The Alamo | Theater Critic's Choice | Chicago Reader

The Alamo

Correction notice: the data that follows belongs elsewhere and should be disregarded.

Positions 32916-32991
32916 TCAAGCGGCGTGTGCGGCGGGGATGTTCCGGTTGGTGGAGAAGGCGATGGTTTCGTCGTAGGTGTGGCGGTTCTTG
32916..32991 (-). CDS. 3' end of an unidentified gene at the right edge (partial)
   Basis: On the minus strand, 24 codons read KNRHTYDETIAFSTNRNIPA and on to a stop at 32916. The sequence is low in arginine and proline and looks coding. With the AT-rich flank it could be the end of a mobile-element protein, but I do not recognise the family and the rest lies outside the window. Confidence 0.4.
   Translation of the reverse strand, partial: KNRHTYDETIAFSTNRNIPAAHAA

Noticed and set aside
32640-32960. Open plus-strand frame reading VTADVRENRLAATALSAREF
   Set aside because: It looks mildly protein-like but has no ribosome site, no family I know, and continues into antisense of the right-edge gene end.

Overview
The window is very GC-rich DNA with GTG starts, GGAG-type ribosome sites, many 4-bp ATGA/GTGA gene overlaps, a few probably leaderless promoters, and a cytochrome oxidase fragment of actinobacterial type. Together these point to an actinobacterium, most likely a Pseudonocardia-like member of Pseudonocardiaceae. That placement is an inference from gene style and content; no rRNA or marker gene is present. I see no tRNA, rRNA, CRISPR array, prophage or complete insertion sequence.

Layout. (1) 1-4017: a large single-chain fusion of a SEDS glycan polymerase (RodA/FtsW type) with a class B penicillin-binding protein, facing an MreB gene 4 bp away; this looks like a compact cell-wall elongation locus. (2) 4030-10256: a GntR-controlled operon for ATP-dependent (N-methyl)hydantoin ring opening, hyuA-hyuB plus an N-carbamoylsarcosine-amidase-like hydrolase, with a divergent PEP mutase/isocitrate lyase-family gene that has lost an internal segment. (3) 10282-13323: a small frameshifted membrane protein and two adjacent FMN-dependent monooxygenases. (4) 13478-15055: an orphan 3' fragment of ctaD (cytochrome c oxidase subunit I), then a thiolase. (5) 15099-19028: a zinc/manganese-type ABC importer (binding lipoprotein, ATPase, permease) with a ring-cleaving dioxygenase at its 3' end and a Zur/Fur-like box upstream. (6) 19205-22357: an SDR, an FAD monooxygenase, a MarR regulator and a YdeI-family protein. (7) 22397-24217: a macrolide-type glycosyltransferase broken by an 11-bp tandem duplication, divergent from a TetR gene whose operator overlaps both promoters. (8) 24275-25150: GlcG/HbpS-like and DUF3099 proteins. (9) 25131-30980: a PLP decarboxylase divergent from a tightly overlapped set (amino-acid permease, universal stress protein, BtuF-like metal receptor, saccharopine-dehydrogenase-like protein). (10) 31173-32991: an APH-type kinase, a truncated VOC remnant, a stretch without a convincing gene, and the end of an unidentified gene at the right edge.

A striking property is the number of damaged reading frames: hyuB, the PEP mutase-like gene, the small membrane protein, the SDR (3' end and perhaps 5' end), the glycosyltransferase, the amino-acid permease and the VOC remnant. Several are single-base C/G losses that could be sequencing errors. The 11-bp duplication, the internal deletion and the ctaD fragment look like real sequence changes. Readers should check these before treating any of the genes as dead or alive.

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Americans so love to fantasize about being underdogs that the fall of the Alamo has been filmed more than a dozen times, though John Wayne's legendary 1960 fiasco and a more enlightened political climate have made it a dicier prospect in recent years. This Disney epic, conceived by Ron Howard but handed over to director John Lee Hancock (The Rookie), indulges the flag-wavers, but its chronicle of the politics behind the Texans' 1835 defeat and subsequent victory at San Jacinto is more thoughtful and complex than I anticipated. A shapely and intelligent script by Hancock, Leslie Bohem, and Stephen Gaghan notes the cruelty of Mexican general Santa Anna but also the American settlers' imperial lust, and its Davy Crockett (Billy Bob Thornton in his best role since Sling Blade) is both embarrassed by his own myth and haunted by the Indian slaughter that nurtured it. With Dennis Quaid as Sam Houston, Jason Patric as Jim Bowie, and Patrick Wilson as William Travis. PG-13, 137 min. Century 12 and CineArts 6, Chatham 14, Crown Village 18, Ford City, Gardens 7-13, Golf Glen, Lincoln Village, Norridge, North Riverside, River East 21, Village, Webster Place.


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